Through hypothetical scenarios, this paper analyses whether machine learning (ML) could resolve one of the main shortcomings present in Christopher Boorse’s Biostatistical Theory of health (BST). In doing so, it foregrounds the boundaries and challenges of employing ML in formulating a naturalist (i.e., prima facie value-free) definition of health. The paper argues that a sweeping dataist approach cannot fully make the BST truly naturalistic, as prior theories and values persist. It also points out that supervised learning introduces circularity, rendering it (...)
    Remove from this list   Direct download (2 more)  
     
    Export citation  
     
    Bookmark  
  46. Digital twins, big data governance, and sustainable tourism.Eko Rahmadian, Daniel Feitosa & Yulia Virantina - 2023 - Ethics and Information Technology 25 (4):1-22.
    The rapid adoption of digital technologies has revolutionized business operations and introduced emerging concepts such as Digital Twin (DT) technology, which has the potential to predict system responses before they occur, making it an attractive option for smart and sustainable tourism. However, implementing DT software systems poses significant challenges, including compliance with regulations and effective communication among stakeholders, and concerns surrounding security, privacy, and trust with the use of big data. To address these challenges, this paper proposes a documentation framework (...)
    Remove from this list   Direct download (2 more)  
     
    Export citation  
     
    Bookmark  
  47. Public health measures and the rise of incidental surveillance: Considerations about private informational power and accountability.B. A. Kamphorst & A. Henschke - 2023 - Ethics and Information Technology 25 (4):1-14.
    The public health measures implemented in response to the COVID-19 pandemic have resulted in a substantially increased shared reliance on private infrastructure and digital services in areas such as healthcare, education, retail, and the workplace. This development has (i) granted a number of private actors significant (informational) power, and (ii) given rise to a range of digital surveillance practices incidental to the pandemic itself. In this paper, we reflect on these secondary consequences of the pandemic and observe that, even though (...)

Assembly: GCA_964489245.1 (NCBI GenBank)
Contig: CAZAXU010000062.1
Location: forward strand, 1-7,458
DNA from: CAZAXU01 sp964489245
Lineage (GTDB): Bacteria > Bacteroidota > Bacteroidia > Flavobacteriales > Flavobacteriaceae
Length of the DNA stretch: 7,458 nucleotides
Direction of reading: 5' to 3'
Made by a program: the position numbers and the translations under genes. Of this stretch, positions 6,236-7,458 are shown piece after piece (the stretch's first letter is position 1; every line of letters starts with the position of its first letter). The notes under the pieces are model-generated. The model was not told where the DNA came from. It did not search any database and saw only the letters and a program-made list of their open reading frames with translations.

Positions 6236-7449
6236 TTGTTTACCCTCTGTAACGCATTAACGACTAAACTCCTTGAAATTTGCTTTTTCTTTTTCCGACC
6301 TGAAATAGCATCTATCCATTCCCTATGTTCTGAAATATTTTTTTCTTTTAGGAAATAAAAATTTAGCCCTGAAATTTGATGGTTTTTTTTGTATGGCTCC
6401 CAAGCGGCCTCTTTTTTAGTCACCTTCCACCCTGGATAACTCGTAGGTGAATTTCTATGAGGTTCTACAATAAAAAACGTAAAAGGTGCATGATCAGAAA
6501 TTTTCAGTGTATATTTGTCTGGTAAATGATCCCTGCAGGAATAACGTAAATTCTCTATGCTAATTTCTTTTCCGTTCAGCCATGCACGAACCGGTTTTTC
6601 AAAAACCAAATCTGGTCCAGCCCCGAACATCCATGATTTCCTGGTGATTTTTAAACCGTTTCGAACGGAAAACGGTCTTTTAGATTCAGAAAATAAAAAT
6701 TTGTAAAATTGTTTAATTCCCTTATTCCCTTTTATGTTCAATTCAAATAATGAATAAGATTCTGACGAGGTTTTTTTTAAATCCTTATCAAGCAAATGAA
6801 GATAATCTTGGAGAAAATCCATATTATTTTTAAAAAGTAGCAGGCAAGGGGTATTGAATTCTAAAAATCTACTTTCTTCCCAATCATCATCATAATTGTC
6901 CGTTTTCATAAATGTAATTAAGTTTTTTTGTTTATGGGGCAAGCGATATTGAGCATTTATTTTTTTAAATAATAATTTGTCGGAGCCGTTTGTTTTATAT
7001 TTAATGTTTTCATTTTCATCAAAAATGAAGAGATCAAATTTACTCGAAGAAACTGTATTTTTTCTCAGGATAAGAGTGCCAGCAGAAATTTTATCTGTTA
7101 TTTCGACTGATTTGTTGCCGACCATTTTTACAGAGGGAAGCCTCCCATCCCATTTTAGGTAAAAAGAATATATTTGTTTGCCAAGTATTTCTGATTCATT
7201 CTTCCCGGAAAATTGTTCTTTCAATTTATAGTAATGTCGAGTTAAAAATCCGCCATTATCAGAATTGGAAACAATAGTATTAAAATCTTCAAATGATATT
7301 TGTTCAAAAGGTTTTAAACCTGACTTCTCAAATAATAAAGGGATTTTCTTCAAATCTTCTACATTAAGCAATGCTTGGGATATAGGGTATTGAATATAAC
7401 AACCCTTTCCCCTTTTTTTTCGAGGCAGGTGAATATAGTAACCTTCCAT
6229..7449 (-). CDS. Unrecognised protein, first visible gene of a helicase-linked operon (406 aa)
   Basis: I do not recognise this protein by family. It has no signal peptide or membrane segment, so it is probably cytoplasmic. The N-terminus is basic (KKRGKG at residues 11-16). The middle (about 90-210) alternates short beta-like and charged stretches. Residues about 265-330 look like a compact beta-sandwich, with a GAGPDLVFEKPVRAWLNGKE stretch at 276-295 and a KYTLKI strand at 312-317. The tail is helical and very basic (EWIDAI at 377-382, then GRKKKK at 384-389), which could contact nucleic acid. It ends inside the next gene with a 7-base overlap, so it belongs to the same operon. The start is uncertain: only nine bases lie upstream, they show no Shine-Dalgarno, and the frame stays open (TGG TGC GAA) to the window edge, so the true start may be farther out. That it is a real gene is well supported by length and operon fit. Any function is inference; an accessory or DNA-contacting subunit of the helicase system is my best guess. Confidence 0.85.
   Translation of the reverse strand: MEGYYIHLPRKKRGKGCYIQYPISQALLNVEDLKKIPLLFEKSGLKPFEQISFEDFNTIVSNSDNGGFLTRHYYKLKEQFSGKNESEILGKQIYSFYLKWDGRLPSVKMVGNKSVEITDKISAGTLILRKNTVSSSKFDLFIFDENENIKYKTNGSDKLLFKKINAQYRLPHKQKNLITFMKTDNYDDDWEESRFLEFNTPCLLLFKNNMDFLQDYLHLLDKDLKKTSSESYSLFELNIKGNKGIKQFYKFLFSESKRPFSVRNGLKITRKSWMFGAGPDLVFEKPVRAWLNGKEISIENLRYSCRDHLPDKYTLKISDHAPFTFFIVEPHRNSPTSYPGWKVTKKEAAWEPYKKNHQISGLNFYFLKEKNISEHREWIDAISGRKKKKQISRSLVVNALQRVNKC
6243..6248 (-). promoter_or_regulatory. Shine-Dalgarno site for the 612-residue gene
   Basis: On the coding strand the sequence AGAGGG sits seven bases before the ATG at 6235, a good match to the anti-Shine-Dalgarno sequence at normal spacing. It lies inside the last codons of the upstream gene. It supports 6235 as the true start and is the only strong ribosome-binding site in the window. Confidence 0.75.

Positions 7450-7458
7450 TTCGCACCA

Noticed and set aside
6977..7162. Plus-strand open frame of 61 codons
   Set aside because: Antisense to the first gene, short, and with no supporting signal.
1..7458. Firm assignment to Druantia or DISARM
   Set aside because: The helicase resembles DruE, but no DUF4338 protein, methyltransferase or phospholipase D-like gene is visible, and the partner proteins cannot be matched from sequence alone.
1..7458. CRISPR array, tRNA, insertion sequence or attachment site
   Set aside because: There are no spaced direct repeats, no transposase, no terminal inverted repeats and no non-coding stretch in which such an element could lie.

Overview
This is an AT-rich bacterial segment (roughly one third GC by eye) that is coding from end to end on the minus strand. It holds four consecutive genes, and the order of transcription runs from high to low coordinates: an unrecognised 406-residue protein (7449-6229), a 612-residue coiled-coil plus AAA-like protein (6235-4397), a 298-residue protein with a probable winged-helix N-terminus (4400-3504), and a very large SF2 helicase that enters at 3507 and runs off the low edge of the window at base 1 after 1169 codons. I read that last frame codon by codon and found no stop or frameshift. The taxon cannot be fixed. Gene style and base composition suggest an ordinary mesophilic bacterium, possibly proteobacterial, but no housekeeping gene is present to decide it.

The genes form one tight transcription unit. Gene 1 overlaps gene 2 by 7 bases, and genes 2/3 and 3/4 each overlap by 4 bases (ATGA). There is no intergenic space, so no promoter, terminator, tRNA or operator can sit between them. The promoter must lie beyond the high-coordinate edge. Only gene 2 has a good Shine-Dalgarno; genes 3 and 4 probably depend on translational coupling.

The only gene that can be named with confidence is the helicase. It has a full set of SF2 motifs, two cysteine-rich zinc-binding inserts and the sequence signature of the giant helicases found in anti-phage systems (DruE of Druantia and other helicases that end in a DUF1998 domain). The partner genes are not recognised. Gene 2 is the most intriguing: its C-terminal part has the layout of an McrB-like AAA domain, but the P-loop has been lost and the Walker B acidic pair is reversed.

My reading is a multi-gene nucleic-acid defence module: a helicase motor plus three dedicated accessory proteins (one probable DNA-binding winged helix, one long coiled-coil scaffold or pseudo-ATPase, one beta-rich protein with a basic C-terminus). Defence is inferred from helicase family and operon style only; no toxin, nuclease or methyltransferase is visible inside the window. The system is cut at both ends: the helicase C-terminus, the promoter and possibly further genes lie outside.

Remove from this list   Direct download (2 more)  
     
    Export citation  
     
    Bookmark  
  48. Conceptualising and regulating all neural data from consumer-directed devices as medical data: more scope for an unnecessary expansion of medical influence?Brad Partridge & Susan Dodds - 2023 - Ethics and Information Technology 25 (4):1-8.
    Neurodevices that collect neural (or brain activity) data have been characterised as having the ability to register the inner workings of human mentality. There are concerns that the proliferation of such devices in the consumer-directed realm may result in the mass processing and commercialisation of neural data (as has been the case with social media data) and even threaten the mental privacy of individuals. To prevent this, some argue that all raw neural data should be conceptualised and regulated as “medical (...)
    Remove from this list   Direct download (2 more)  
     
    Export citation  
     
    Bookmark  
  49. The Right to Break the Law? Perfect Enforcement of the Law Using Technology Impedes the Development of Legal Systems.Bart Custers - 2023 - Ethics and Information Technology 25 (4):1-11.
    Technological developments increasingly enable monitoring and steering the behavior of individuals. Enforcement of the law by means of technology can be much more effective and pervasive than enforcement by humans, such as law enforcement officers. However, it can also bypass legislators and courts and minimize any room for civil disobedience. This significantly reduces the options to challenge legal rules. This, in turn, can impede the development of legal systems. In this paper, an analogy is made with evolutionary biology to illustrate (...)
    Remove from this list   Direct download (2 more)  
     
    Export citation  
     
    Bookmark  
  50. Should we embrace “Big Sister”? Smart speakers as a means to combat intimate partner violence.Robert Sparrow, Mark Andrejevic & Bridget Harris - 2023 - Ethics and Information Technology 25 (4):1-13.
    It is estimated that one in three women experience intimate partner violence (IPV) across the course of their life. The popular uptake of “smart speakers” powered by sophisticated AI means that surveillance of the domestic environment is increasingly possible. Correspondingly, there are various proposals to use smart speakers to detect or report IPV. In this paper, we clarify what might be possible when it comes to combatting IPV using existing or near-term technology and also begin the project of evaluating this (...)
    Remove from this list   Direct download (2 more)  
     
    Export citation  
     
    Bookmark  
1 — 50 / 1084